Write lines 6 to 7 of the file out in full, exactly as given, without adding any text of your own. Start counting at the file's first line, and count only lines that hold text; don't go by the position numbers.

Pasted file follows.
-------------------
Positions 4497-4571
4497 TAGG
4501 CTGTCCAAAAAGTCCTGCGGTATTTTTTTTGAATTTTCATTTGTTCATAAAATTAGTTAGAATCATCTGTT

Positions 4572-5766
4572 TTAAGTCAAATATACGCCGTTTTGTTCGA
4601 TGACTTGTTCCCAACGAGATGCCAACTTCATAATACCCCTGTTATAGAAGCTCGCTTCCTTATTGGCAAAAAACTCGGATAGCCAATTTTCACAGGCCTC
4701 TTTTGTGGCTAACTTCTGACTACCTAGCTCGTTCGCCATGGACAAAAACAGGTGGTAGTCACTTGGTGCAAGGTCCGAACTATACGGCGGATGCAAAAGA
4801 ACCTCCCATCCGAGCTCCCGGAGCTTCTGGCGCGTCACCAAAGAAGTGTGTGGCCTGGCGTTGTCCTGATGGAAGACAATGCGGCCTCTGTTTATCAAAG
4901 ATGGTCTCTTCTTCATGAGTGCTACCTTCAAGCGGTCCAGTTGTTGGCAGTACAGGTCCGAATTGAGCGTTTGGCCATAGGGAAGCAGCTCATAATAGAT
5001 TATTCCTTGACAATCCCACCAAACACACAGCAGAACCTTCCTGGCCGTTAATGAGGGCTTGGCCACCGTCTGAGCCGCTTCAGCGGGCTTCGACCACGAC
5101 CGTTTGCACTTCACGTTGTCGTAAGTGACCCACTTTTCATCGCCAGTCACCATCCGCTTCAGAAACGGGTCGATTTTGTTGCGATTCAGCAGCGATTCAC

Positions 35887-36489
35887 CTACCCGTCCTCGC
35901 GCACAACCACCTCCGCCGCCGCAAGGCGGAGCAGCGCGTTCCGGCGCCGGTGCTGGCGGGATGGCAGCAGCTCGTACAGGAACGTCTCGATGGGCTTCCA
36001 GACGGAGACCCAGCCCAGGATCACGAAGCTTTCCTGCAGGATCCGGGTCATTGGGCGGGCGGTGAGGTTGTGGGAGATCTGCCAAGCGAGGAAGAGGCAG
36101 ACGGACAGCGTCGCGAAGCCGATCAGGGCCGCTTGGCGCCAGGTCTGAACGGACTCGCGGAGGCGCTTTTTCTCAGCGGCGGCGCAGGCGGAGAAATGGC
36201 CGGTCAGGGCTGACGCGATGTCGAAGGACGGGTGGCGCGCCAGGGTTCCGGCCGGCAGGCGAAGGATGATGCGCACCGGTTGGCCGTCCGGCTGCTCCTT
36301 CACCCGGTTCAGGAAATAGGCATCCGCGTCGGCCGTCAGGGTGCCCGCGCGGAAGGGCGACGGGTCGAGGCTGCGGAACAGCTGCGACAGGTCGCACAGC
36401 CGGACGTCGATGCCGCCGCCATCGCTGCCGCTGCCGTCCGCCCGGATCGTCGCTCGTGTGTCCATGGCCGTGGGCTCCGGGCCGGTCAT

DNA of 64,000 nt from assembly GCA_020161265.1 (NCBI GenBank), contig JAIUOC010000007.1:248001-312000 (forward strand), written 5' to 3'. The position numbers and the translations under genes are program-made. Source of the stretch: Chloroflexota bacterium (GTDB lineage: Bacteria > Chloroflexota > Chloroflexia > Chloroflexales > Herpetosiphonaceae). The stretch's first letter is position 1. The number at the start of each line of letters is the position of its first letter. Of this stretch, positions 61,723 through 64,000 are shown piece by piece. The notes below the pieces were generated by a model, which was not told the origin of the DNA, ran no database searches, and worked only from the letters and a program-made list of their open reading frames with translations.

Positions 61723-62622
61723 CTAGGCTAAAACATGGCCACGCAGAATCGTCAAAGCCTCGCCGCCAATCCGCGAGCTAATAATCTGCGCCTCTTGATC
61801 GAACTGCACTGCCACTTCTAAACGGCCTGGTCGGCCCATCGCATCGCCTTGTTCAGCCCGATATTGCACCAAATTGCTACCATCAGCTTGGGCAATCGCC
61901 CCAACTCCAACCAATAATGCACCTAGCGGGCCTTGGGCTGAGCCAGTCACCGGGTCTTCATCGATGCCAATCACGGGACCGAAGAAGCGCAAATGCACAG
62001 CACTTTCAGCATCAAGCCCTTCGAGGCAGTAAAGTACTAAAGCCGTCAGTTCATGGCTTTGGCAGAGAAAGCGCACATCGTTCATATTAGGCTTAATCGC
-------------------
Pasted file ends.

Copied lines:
4601 TGACTTGTTCCCAACGAGATGCCAACTTCATAATACCCCTGTTATAGAAGCTCGCTTCCTTATTGGCAAAAAACTCGGATAGCCAATTTTCACAGGCCTC
4701 TTTTGTGGCTAACTTCTGACTACCTAGCTCGTTCGCCATGGACAAAAACAGGTGGTAGTCACTTGGTGCAAGGTCCGAACTATACGGCGGATGCAAAAGA